Published on 11/12/15

Supporting small farmers is the key to boosting world food supply, says World Food Prize winner

By Merritt Melancon

The key to feeding the world’s growing population this century will be to empower the 2.5 billion people, worldwide, who depend on small farms for their food and livelihood.

That answer comes from Sanjaya Rajaram, winner of the 2014 World Food Prize, who spoke to University of Georgia community members gathered at the College of Agricultural and Environmental Sciences' annual D.W. Brooks Lecture on Nov. 10.

Rajaram, who spent his career breeding more sustainable and productive wheat varieties at the International Maize and Wheat Improvement Center in Mexico, told the 375 students, faculty and staff gathered at this year’s lecture that it was imperative that crop scientists continue to use all of the tools available to them to develop more productive and more sustainable crop varieties.

Since many food insecurity issues are born from food distribution issues, small-scale farmers needed to be empowered with the same tools available to industrial farmers in order to solve food scarcity. About 2.5 billion people depend on small farms for their sustenance and livelihoods. Better seed and more education about soil and environmental stewardship are essential, he said.

“If we do this right, this will make a tremendous difference in the world and help these 2.5 billion people,” Rajaram said. “It’s not enough to increase the pile of food (available). We believe that if we can produce a tremendous mountain of food, it will reach them, but that won’t happen.”

He pointed to the legacy of D.W. Brooks, who empowered Georgia’s small farmers during the first half of the 20th century, as an example of what can happen when poor farmers are given the training and resources they need to succeed.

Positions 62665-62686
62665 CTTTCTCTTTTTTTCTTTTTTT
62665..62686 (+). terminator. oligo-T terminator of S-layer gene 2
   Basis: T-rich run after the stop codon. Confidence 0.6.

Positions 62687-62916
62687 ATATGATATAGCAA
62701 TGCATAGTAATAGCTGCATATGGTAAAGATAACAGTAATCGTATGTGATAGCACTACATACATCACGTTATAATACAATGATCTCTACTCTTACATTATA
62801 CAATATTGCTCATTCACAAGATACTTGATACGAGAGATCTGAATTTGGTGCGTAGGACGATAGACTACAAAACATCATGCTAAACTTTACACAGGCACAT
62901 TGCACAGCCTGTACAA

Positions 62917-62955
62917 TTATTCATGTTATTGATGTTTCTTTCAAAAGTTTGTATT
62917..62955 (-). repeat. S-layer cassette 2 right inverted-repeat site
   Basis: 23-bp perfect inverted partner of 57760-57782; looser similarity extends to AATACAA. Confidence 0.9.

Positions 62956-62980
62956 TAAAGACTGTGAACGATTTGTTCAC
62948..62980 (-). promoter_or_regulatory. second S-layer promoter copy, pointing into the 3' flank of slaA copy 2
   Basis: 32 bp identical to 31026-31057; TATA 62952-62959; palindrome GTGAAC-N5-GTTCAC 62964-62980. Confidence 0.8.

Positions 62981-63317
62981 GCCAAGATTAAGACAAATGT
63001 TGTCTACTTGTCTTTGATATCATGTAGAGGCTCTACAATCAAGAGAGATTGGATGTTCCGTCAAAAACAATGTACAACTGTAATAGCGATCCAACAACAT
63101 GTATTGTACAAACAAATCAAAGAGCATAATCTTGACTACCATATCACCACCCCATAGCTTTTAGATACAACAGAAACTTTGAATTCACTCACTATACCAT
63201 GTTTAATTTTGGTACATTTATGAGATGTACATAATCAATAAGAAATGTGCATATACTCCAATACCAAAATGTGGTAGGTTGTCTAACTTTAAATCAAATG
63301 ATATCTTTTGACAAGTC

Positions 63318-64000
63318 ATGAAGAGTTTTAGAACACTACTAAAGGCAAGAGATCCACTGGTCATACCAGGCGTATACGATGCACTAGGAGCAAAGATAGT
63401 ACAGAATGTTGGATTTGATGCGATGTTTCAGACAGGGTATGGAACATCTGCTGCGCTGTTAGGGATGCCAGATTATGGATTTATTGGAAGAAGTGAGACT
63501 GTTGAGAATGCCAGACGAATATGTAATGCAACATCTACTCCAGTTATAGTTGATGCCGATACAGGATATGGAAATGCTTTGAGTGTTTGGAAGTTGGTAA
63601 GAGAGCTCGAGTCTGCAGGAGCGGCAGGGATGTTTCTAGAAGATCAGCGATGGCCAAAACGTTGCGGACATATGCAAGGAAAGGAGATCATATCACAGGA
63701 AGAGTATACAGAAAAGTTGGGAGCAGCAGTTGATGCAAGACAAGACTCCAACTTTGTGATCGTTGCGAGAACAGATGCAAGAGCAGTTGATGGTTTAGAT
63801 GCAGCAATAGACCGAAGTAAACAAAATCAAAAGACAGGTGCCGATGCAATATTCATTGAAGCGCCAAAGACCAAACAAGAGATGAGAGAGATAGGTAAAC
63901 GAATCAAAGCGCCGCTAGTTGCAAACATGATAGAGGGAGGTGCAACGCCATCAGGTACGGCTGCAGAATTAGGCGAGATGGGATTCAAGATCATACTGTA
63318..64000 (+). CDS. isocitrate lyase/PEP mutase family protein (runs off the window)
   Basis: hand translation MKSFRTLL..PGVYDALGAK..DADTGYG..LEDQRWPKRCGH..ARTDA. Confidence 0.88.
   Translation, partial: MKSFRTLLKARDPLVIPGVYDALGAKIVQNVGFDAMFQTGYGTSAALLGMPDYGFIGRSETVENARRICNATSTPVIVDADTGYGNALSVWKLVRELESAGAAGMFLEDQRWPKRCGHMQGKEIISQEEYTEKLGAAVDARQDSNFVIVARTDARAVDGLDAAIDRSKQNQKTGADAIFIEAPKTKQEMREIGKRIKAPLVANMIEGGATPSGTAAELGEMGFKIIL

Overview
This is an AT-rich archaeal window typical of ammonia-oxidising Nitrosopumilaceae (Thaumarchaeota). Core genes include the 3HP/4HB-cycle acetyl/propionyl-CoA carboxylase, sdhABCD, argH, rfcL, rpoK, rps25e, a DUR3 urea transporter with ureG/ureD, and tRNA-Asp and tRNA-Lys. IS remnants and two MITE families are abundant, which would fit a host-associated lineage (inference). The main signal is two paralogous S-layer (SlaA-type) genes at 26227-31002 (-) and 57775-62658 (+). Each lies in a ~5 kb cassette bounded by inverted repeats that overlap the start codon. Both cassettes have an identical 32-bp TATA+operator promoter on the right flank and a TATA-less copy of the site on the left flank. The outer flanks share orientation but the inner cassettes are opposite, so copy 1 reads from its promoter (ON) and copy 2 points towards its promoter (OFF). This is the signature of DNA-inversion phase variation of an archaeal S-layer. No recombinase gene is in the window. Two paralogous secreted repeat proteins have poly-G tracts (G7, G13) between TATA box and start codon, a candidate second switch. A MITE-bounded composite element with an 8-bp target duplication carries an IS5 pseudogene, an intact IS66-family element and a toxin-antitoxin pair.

The college has been celebrating the legacy of Brooks since 1981. Brooks holds the honor of being both the youngest and the oldest professor to teach at UGA. He started teaching agronomy at CAES when he was 19 years old, and after a impactful career in agribusiness, he returned to lecture at the college when he was in his 90s.

As the founder of the Georgia Cotton Producers Association, the cotton growers’ cooperative that became Gold Kist Inc. in the 1970s, Brooks transformed the economic reality of farmers in Georgia during the 20th century. Even today, his work in Georgia holds lessons for agricultural development projects around the globe, said his daughter, Nancy Brooks.

“He saw the need in Georgia in the 1920s,” Brooks told the crowd at the awards banquet following the lecture. “When he started Cotton Producers in Georgia in 1930, the average amount of money that crossed a farmer’s hand (annually) was $72. What he said was that these people do not have to starve, their children do not have to starve …

"He set to work to change the whole economic structure of the farmers in Georgia through good seed, through fertilizer, through marketing that put money into the farmer’s hand and not in the middleman’s hand. Those same procedures could be used in any country in the world. The wonderful lecture that we heard tonight showed that the same ideas are absolutely transferable.”

She congratulated the winners of this year’s D.W. Brooks Awards for Excellence and CAES Faculty and Staff Awards for training students, developing technology and providing the educational outreach that will help to feed the world. The winners are as follows.

  • Peggy Ozias-Akins, a professor in the Department of Horticulture and director of the UGA Institute of Plant Breeding, Genetics and Genomics, won the D.W. Brooks Distinguished Professor Award.
  • Ronald Pegg, an associate professor in the Department of Food Science and Technology, won the D.W. Brooks Award for Excellence in Teaching.
  • George Vellidis, a professor in the Department of Crop and Soil Sciences, won the D.W. Brooks Award for Excellence in Research.
  • Phil Brannen, a professor in the Department of Plant Pathology, won the D.W. Brooks Award for Excellence in Extension.
  • Jennifer Grogan, Mitchell County Extension coordinator and 4-H agent, won the D.W. Brooks Award for Excellence in Public Service Extension.
  • Robert Beckstead, an associate professor in the Department of Poultry Science, won the CAES Faculty Award for Outstanding Academic Advisor.
  • Mary Jane Scarborough, administrative specialist in the Department of Horticulture, won the CAES Staff Award for Administrative or Professional Support.
  • Carl Hall, farm supervisor at UGA Durham Horticulture Research Farm, won the CAES Staff Award for Skilled Trades Support.
  • Jennifer Berry, research professional and lab manager for the UGA Honey Bee Program, won the CAES Staff Award for Technical Support.

For more information about all of the award winners and about the legacy of D.W. Brooks, visit